"The coal plants are a real problem — not just for Texas, but the entire region," said Jennifer Powis, a regional representative for the Sierra Club.

The report supported earlier concerns raised by Oklahoma officials about the potential impacts on their state from the nearly 30 coal-fired plants either operating, permitted or proposed in Texas.[35]

Pecan Growers Say Coal Pollution is Killing Texas Trees.

Farmers, pecan growers say coal plant kills plants

In December 2010, plant experts, scientists, environmentalists and ranchers stated that they believe sulfur dioxide pollution from coal-fired power plants is slowly killing vegetation across Texas, in particular pollution from the Fayette Power Project.

Sulfur dioxide has been known to kill vegetation in other parts of the country. In Texas, the deaths of pecan trees, oaks, elms and willows have been documented.

In Central Texas, not far from the Fayette plant, pecan growers claimed thousands of trees have died and nut production has steadily decreased since the plant began operating in 1979. After consulting science experts, the growers contended that sulfur dioxide emissions from the plant were the cause.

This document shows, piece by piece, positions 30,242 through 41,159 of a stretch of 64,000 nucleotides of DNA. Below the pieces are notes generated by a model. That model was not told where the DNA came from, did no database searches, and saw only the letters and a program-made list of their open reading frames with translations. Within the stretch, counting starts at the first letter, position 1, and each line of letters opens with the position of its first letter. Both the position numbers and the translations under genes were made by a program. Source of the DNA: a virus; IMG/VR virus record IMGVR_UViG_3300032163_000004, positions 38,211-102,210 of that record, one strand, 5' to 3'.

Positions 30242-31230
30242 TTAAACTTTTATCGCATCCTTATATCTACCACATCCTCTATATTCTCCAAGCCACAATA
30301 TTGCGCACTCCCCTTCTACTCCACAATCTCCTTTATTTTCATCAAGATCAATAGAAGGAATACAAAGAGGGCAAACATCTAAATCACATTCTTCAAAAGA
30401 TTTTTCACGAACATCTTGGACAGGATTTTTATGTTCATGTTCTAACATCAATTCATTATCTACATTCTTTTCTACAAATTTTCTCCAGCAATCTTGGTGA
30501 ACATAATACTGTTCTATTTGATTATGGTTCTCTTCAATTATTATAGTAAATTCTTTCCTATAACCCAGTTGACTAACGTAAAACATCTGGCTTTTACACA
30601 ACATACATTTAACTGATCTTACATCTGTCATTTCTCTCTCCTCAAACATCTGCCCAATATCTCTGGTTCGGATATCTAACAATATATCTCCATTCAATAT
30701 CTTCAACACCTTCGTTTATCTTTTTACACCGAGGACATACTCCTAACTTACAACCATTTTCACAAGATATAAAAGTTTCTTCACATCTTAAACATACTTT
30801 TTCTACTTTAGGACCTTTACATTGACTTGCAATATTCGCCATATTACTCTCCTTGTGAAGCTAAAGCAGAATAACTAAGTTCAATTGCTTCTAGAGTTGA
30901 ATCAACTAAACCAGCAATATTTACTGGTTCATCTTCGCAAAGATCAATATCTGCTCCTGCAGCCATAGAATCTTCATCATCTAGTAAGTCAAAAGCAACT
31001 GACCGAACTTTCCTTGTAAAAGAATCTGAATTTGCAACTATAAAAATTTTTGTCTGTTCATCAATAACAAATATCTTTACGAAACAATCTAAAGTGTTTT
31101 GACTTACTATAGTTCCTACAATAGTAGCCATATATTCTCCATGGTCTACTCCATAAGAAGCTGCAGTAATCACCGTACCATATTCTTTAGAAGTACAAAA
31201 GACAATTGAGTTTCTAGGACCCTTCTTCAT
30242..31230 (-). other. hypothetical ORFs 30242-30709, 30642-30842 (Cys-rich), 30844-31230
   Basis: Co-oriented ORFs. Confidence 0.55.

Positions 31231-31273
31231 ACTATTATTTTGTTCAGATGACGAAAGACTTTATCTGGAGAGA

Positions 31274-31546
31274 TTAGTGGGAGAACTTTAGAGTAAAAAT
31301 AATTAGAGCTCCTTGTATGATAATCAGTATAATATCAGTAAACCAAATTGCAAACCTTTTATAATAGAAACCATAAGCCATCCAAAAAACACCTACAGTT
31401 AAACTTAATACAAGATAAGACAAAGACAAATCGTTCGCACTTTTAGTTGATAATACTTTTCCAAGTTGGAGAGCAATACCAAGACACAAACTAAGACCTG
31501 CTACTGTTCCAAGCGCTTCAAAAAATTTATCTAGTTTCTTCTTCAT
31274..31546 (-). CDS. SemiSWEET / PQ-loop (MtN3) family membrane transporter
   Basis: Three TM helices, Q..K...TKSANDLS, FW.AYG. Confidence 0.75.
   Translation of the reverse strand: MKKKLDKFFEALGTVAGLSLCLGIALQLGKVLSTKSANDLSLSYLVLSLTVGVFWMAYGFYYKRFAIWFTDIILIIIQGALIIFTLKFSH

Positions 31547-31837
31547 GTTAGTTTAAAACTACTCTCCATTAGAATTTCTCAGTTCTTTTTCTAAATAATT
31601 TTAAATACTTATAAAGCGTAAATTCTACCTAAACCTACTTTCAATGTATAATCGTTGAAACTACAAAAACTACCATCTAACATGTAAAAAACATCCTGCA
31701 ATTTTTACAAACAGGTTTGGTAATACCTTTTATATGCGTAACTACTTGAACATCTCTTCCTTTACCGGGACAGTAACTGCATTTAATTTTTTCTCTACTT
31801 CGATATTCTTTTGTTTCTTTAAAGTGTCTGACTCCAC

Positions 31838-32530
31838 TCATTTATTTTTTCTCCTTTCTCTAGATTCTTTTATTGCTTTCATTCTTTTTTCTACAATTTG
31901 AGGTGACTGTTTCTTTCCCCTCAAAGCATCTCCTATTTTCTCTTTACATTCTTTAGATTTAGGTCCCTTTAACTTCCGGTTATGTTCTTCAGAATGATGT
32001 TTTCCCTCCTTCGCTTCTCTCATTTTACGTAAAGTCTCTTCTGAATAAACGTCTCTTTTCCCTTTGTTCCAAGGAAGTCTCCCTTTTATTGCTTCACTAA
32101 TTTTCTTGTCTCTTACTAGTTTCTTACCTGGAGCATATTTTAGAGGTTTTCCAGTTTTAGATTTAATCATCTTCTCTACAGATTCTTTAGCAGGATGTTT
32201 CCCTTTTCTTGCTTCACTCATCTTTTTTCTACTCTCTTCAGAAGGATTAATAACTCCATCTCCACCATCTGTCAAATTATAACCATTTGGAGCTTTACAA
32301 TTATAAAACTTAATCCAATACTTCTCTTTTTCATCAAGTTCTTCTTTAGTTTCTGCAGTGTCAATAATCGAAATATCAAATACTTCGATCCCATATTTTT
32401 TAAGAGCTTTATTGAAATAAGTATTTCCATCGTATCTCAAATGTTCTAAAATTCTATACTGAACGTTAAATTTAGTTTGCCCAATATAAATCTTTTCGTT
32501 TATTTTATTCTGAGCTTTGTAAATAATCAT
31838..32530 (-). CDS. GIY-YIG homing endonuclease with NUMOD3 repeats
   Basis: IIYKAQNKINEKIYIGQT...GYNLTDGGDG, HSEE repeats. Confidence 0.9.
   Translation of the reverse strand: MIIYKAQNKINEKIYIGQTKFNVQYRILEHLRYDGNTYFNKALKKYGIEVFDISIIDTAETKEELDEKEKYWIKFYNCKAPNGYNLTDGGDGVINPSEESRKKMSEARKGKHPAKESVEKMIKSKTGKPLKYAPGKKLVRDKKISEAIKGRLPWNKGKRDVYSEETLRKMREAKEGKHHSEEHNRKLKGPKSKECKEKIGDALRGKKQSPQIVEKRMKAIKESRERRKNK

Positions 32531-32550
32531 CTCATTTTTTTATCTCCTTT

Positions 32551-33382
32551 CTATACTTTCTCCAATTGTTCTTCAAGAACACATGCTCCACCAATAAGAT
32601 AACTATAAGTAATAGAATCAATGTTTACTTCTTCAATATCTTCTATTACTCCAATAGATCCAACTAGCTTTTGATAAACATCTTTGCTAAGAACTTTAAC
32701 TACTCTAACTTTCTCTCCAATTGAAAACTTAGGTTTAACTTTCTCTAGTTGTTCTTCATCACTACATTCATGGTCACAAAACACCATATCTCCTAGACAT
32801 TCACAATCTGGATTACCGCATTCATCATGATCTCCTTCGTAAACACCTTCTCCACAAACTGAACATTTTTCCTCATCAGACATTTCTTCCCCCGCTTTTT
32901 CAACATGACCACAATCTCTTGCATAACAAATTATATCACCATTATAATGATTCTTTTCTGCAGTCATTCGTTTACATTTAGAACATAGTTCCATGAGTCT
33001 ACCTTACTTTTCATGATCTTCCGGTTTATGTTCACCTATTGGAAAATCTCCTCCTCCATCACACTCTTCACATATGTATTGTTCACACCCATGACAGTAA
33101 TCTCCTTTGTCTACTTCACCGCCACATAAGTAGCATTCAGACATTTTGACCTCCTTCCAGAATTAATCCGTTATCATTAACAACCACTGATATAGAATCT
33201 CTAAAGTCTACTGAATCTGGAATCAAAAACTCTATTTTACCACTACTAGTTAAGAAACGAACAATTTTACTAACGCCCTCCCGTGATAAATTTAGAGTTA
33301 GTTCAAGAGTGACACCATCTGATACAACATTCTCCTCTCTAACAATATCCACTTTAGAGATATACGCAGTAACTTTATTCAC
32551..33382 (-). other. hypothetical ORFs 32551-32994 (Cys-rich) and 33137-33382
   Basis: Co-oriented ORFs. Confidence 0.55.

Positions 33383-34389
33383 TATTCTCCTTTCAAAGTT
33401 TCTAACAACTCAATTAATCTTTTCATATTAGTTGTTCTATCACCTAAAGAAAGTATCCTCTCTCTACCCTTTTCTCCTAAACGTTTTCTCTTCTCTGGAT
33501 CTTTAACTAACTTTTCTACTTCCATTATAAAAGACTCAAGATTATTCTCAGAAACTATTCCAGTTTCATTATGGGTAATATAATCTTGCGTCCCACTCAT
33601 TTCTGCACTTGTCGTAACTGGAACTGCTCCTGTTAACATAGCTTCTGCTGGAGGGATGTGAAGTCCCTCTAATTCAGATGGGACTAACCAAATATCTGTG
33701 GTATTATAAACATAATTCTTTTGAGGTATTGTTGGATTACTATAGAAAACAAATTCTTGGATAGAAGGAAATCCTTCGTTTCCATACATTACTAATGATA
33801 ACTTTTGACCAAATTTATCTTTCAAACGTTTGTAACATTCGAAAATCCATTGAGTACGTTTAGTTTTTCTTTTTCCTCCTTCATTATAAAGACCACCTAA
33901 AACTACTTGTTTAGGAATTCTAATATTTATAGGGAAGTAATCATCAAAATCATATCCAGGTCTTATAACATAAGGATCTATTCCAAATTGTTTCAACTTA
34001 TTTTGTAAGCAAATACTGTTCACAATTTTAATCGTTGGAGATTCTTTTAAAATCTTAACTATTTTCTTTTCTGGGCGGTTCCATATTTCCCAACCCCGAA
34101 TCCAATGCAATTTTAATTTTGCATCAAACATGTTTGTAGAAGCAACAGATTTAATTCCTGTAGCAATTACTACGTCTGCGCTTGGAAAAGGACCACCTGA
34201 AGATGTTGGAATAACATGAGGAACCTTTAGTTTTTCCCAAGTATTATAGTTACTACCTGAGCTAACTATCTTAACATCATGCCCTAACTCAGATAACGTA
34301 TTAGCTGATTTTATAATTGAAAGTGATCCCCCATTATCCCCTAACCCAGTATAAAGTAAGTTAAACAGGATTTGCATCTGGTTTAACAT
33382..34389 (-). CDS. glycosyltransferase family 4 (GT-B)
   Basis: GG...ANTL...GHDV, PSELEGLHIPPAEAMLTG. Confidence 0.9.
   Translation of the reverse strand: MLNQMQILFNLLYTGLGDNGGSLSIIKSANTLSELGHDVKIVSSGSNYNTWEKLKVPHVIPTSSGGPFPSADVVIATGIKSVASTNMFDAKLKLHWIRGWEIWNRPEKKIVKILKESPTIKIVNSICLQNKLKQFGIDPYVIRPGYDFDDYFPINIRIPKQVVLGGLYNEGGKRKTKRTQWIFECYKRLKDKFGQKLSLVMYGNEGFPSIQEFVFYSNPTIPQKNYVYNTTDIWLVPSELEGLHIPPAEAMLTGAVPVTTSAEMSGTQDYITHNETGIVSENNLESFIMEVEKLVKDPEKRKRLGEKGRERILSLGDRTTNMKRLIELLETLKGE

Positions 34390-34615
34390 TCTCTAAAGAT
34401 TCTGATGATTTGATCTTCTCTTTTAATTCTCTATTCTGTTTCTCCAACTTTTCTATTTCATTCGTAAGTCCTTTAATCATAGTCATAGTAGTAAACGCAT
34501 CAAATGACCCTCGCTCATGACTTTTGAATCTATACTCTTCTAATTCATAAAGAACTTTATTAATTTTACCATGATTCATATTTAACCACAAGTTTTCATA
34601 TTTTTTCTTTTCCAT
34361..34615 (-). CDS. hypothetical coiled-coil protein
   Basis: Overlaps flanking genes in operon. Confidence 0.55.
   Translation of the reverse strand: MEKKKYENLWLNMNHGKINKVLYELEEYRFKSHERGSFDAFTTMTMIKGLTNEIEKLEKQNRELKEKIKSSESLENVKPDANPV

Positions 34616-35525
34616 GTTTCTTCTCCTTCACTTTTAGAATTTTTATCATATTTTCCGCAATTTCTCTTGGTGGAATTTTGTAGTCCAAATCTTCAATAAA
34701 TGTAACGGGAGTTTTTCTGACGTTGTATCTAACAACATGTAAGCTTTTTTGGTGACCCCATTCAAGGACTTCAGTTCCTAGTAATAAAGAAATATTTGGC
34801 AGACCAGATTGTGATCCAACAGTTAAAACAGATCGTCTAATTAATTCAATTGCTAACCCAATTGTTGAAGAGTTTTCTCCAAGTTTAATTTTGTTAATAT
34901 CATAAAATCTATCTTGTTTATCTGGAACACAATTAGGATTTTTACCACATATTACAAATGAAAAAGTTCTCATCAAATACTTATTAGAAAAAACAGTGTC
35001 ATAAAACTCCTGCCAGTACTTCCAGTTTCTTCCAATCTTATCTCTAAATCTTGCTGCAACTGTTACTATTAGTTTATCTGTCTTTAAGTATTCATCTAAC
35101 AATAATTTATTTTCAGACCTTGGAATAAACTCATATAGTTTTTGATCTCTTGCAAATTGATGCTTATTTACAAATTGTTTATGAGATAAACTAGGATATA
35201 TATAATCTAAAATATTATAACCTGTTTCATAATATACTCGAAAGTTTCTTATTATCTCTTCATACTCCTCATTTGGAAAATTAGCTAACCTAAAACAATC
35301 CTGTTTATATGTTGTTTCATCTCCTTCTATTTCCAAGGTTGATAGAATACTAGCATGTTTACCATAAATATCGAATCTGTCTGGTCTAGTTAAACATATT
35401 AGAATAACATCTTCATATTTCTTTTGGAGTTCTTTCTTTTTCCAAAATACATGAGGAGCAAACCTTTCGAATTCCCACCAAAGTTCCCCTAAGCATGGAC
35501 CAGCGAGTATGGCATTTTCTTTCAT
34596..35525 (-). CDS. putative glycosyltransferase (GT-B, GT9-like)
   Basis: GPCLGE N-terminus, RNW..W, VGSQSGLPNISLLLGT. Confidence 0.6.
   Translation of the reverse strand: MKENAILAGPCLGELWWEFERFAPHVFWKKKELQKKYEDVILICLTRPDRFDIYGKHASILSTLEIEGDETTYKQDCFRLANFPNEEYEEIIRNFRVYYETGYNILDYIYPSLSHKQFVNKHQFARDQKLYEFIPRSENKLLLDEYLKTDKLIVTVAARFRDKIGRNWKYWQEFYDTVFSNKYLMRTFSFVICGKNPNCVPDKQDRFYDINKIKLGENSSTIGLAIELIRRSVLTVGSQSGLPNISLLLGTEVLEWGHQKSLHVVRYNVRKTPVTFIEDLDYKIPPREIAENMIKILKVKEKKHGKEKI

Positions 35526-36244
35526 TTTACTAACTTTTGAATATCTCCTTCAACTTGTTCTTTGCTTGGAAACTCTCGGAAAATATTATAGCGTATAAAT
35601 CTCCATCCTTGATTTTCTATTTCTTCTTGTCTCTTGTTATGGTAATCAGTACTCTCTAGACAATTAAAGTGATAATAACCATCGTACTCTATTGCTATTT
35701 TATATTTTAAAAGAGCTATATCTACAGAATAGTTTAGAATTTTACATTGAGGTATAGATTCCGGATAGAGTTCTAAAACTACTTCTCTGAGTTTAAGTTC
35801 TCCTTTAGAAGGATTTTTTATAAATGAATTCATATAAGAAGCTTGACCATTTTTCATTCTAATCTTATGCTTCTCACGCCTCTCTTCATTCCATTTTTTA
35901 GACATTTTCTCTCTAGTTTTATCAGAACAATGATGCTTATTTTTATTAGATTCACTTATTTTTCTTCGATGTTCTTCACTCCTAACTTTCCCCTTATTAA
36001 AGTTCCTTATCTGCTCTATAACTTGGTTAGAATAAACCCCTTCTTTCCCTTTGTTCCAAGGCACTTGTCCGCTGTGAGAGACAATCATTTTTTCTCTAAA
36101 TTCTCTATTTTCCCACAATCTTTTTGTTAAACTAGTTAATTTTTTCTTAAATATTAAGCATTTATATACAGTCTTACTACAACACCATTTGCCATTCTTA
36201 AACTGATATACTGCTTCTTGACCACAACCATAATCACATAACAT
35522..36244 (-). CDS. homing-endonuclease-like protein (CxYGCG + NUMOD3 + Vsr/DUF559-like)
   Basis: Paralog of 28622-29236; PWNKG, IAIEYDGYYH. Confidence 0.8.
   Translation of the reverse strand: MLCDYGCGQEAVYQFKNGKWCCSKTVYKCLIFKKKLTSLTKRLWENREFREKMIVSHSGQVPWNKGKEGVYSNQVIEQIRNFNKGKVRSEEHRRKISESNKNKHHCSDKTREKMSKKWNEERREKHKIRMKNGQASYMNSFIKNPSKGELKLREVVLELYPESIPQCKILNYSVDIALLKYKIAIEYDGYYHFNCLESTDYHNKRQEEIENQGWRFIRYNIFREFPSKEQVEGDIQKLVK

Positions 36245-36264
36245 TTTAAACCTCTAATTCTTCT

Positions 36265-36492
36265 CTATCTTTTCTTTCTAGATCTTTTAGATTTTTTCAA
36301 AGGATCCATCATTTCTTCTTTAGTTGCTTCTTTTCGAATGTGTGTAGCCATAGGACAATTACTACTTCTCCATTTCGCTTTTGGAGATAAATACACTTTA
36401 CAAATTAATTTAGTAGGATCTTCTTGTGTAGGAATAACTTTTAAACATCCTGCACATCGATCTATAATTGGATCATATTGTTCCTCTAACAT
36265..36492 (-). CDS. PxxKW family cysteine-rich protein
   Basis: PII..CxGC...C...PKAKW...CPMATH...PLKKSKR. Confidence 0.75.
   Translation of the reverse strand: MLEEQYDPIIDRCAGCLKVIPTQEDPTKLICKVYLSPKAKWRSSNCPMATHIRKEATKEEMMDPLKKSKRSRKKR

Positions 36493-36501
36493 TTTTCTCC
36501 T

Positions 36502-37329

The U.S. Environmental Protection Agency is currently reviewing the data and is expected to respond in early 2011 on their findings.[36]

The plant says there is no scientific evidence the emissions killed the trees.

Suit filed over Fayette coal plant

On March 7, 2010 three environmental groups filed a federal lawsuit against the Lower Colorado River Authority’s Fayette Power Project. The groups, which included Environmental Integrity Project, Austin-based Environment Texas and Texas Campaign for the Environment, claimed the Fayette Power Project violated the federal Clean Air Act thousands of times. The plaintiffs alleged the company increased capacity and as a result, levels of dangerous particle pollution, which has been linked to asthma and heart and lung disease.[37]

Sierra Club calls for closure of three coal plants in Texas

On March 18, 2011 the Sierra Club released a report stating that three of Luminant's coal plants in East Texas should be shut down because the facilities do not meet Clean Air Act standards and need $3.6 billion in upgrades in order to comply with federal regulations.

The three plants targeted were Big Brown, Monticello Steam Station and the Martin Lake Steam Station plant. The Sierra Club expressed concern about "the major threats to air and water pollution that citizens in the Barnett Shale [in North Texas] are dealing with firsthand."[38]

Supreme Court may hear Clean Air Act case regarding proposed Texas power plant

In October 2011 the U.S. Supreme Court indicated that it may be interested in weighing in on the Associates v. Sierra Club et al. to determine whether or not the Clean Air Act requires the Sandy Creek Plant to install technology to control mercury and other air toxins regardless of when the plant began construction.[39]

Sierra Club warns against Texas export plans

In March 2012 the Sierra Club released a statement that the group had obtained documents showing the Port of Corpus Christi, Texas was considering amending a proposal to include more coal shipments.